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POMO Is Back: Here’s What Treasury Bills The Fed Will Buy

Courtesy of ZeroHedge View original post here.

As it pre-announced last Friday, the Fed will resume QE by purchasing $60billion/month in bills at least until 2Q 2020 starting on October 17. As has been widely discussed, and mocked, already, the Fed highlighted that these purchases were for reserve management only and have “no material implications for the stance of monetary policy”, although how a restoration of financial conditions hit during the greater monetary policy experiment in history is not seen as, well, monetary policy is ludicrous.

“QE or Not QE” debate aside (here is Bloomberg opining on which is which), the Fed stated that by the time purchases conclude the level of reserves should be in line with early September levels. In addition, overnight and term repo operations will continue at least through January of next year and are specifically intended to manage funding pressures on a daily basis. As Bank of America noted overnight, this action represents a necessary step that serves “to fix the reserve hole the Fed dug itself into by continuing QT for too long”, because apparently shrinking the balance sheet by $600BN after it was blown out by $4 trillion nearly crashed the banking system. This will also place the Fed back into an “abundant reserve regime”, and represents a rapid shift away from repo operations to permanent balance sheet growth. Finally, it is also a confirmation that the Fed shares the prevailing view that funding pressures were driven by “reserve scarcity” vs “reserve distribution” issues (which were first suggested by the NY Fed’s clueless president, John Williams).

As BofA’s Marc Cabana writes, Fed purchases could total more than $400bn by mid-2020, and bring the level of reserves in the system close to $1.7tn, something we noted last week. This will allow the Fed to convert all existing repo operations into permanent balance sheet growth while also allowing them to build a reserve “buffer” to move comfortably away from the upward sloping part of the reserve demand curve.

As a reminder, reserves were at $1.45tn in the week before funding pressures spiked and the Fed could potentially flex the amount of purchases higher or lower (spoiler alert: higher) over time depending on prevailing market conditions. This substantial reserve increase reduces the need for a standing repo facility in the near term, and provides the Fed time to work out details of that facility which BofA believes will be announced by end-2020, which will eventually act as an “automatic stabilizer” to increase reserves whenever they become too low and prevent another large jump up the upward sloping part of the reserve demand curve.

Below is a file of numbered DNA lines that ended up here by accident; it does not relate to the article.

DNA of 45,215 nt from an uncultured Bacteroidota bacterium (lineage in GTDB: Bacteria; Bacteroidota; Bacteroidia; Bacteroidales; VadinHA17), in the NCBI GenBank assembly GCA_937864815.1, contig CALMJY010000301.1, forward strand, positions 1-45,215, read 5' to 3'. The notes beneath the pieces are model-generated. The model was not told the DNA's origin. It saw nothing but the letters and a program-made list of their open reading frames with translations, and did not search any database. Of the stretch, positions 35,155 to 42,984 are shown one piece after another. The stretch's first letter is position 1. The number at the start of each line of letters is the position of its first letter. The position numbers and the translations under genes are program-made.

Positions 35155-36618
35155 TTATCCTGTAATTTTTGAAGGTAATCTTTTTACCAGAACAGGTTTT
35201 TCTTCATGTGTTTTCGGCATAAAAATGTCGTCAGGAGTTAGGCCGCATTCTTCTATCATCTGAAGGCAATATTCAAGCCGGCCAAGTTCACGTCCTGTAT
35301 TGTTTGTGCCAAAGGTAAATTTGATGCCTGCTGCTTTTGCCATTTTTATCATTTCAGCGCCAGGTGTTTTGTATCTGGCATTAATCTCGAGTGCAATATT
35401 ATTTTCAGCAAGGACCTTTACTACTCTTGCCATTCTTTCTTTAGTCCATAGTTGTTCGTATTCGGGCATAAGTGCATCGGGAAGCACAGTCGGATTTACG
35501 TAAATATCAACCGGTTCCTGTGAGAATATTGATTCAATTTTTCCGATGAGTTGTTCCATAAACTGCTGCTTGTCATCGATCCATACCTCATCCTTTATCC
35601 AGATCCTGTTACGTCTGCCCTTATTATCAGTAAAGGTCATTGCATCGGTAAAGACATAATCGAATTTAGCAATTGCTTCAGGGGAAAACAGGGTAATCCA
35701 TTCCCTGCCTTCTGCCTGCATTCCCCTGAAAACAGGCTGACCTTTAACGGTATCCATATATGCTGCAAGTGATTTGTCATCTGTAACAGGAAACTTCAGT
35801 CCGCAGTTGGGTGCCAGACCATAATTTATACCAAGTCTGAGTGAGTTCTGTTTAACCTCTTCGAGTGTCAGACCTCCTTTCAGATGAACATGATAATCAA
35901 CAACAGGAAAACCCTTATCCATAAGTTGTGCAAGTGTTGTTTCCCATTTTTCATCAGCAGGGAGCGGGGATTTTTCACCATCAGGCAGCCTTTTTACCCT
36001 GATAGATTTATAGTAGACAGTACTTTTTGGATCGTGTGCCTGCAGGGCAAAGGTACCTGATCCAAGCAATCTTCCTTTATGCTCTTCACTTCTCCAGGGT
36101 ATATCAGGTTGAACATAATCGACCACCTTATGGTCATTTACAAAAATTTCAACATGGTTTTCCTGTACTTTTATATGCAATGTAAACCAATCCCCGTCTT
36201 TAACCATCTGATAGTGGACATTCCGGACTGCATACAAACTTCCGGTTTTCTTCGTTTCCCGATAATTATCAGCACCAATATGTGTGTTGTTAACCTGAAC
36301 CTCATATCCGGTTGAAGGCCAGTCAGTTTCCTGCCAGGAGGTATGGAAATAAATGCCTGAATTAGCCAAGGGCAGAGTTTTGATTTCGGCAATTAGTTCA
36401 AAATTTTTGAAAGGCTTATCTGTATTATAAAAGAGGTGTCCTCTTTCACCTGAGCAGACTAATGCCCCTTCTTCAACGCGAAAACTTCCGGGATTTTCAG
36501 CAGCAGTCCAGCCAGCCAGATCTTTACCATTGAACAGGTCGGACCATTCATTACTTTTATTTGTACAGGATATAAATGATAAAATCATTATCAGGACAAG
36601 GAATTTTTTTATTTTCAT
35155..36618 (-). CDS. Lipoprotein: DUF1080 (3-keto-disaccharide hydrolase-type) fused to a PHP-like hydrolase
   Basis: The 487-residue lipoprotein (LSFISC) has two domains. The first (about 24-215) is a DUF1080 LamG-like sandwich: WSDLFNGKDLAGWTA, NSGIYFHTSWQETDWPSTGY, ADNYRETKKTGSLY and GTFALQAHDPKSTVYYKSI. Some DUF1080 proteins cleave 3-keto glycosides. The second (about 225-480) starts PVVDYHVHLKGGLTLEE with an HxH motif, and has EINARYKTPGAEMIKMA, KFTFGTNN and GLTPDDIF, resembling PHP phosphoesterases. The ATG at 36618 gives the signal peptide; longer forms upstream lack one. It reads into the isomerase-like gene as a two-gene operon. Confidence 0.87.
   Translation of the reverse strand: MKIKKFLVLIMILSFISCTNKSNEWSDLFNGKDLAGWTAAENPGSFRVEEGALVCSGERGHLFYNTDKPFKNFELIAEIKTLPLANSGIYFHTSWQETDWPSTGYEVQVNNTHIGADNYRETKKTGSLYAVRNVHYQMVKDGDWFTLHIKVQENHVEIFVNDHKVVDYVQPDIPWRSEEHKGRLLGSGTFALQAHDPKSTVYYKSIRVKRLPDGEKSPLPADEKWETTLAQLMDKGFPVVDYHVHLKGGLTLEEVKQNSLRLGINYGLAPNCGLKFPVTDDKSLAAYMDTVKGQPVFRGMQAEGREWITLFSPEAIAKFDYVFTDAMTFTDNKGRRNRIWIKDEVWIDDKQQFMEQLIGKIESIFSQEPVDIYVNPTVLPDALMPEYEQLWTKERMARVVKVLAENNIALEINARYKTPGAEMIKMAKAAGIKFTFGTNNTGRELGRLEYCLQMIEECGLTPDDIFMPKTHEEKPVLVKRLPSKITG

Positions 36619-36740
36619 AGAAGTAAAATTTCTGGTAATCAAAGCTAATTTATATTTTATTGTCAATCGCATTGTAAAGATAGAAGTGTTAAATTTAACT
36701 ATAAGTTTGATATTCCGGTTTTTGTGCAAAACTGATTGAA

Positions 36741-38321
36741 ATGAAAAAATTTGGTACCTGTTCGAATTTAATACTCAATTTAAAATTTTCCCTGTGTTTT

Which brings us to the main question: what will the Fed buy?

BofA anticipates purchases will be distributed in proportion to bills outstanding, as shown below.

However, the Fed has stated it cannot purchase securities with 4 weeks or less to maturity, which make up 30% of T-bills outstanding.

To allow itself additional flexibility, the Fed left the size of purchases open ended, with $60BN per month the “initial pace,” but only discussed bills in the context of reserve management. The Fed could expand purchases into short coupons in the coming months, while BofA also sees a “risk” that Treasury increases bill issuance next year, which would reduce the need to grow coupon auction sizes to offset the growing deficit.

What happens next?

The Fed’s program of bill purchases should be successful in increasing reserves outstanding and richening front end USTs, according to Cabana, however, if Fed purchases prove too aggressive and end up displacing MMF out of bills…

… and into repo or other front end assets, the overall structure of money market rates could materially fall.

As a result, a distinct risk is that money market rates fall too far and end up pushing MMF into the ON RRP. If MMF re-allocate away from bills into the ON RRP this would mechanically serve as a reserve drain and be counterproductive from the Fed’s perspective. As a simplified example, if the Fed buys $1 of bills from MMF and the MMF invest that $1 into RRP, then reserves would remain constant. In this example, the Fed’s balance sheet would increase $1 and MMF portfolio size would remain unchanged. To offset this dynamic the Fed might need to either lower ON RRP or increase IOER in relation to ON RRP. To help mitigate the risk of MMF inflow into ON RRP and a mechanical reserve drain the Fed will probably consider targeting purchases into short coupon securities outside of the MMF investable universe (397 days).

Some additional operational details:

Bill purchases will start on Oct 17 and then occur on Mondays and Wednesdays going forward.

As holdings mature, they will be rolled over at auction into new Treasury bill securities. The NY Fed will not purchase securities with less than 4 weeks to maturity or cash management bills. Only primary dealers can purchase. The Fed can only buy securities in the open market, which eliminates the possibility of using auction add-ons to build the reserve balances. As for the recently relaunched repo operations, these will continue at least through Jan 2020: overnight operations conducted daily, at least $75bn in size, term operations conducted twice per week, at least $35bn in size.


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